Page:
Home Care Visits

November 21st, 2013 | Posted by Lynn Strother in Health

There has recently been a lot of publicity around home care visits. How can anyone be ‘cared’ for in 15 minutes? By the time the carer has taken off their coat, greeted the person they have come to see, checked how they are feeling and whether they are having any problems and whether the person is comfortable and dressed appropriately then, if this was not a call to provide personal care, the carer then puts their coat back on and says goodbye. That will take all of the 15 minutes – where is the care? Where is the respect and dignity? How can food be provided or the cupboards checked to see if there is enough food? What about the giving of medication? People take time to swallow a lot of tablets. If you are housebound, vulnerable, older, a person with disabilities or mental health problems you need more than a flying visit especially as often it is a different carer for each visit.

The good thing is that a conversation has started about the issue and we must ensure that it is not just talk but action. The Care and Support Minister Norman Lamb has said that from next April the Care Quality Commission (CQC)  is proposing to look at whether home care visits are long enough to respond to people’s needs. They will also consider looking at how staff working conditions might be impacting on care. The CQC will assess:

  • Whether the service is able to respond to people’s needs in the allocated time
  • Whether the care is delivered with compassion, dignity and respect
  • How many staff have zero hour contracts
  • The levels of staff turnover

But one of the major problems is that staff are not paid for the time they travel between their clients. Does it really make sense that a person could be travelling for ½ to 1 hour to spend 15 minutes with a person? This aspect of the system has to be included in the CQC assessment. What about the support that the staff receive? In many ways the staff are also victims in this system. Many went into this part of the care system to care and they are not allowed to do so as the time limits are unreasonable. What training do they receive? Is there a career structure? Staff also need to be valued. Therefore the CQC should also be assessing the support, training and career structure for staff.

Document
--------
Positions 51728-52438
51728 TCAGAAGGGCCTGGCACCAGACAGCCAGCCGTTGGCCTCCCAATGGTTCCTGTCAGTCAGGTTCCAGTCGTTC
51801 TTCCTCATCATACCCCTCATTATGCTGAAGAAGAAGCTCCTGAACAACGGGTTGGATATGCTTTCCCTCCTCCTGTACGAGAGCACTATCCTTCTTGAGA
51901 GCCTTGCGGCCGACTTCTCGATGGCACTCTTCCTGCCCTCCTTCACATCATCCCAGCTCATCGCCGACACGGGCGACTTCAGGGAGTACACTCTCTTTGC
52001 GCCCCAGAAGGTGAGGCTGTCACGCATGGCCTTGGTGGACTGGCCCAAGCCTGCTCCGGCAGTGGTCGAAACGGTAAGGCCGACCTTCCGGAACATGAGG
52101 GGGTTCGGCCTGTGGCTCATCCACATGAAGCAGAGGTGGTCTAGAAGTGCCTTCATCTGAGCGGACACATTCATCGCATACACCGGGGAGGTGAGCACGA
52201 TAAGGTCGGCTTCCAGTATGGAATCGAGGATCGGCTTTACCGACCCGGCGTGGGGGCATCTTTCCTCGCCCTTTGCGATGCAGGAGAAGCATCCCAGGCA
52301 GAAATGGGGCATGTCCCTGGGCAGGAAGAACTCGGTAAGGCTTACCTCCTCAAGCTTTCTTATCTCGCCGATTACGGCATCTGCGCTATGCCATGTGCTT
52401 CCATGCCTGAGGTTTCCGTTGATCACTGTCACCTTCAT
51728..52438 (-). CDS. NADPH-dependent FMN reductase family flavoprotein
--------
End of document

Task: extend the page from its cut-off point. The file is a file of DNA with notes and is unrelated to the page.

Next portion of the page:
We also know that many people are afraid to make any complaints in case there is some sort of retribution – either that the care is stopped or that there will be resentment by staff. So the surveys asking what you think of the care service usually come out very positive instead of giving the true picture.

Get involved at your local level – watch out for the CQC consultation in the spring and respond, contact the CQC and see if you can be involved in their assessments, join us in asking for a system which really provides good quality care, respect, dignity and compassion and really caters for people’s needs. Let’s not forget that people are paying for this service and it is not cheap.

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2 Responses

  • Vidur Dindayal says:

    Home care.
    I think the home carer should be required to spend at least one hour with the person cared for.
    Travelling expenses should be provided -the maximum not more than the fare by public transport.
    The fee paid to the home carer should be based on the time spent with the person being cared for (minimum-one hour) and should exclude travelling time.
    Home carers should have to undergo proper and adequate training in basic nursing skills and caring skills.
    On another point. Every possible measure to help the aged to live in their own home and with or close to their family, close relations should be explored and put into effect. placing the aged in a ‘Home’ should be the last resort.

  • Al Lewis says:

    My parents live in the West Midlands. They seem happy with the quality of care from the three duos of carers that come in three times a day for my mother. The duos are a mix of the same six faces. They are usually on time, the older ones are the best at their job. My mother recognises their voices now (she’s blind and almost deaf). I think her favourites are the older ones. The carers log in with their base when they arrive and then log out when they leave. It would appear that the average of half an hour my mother gets each of those three visits is a luxury compared to some other parts of the country.



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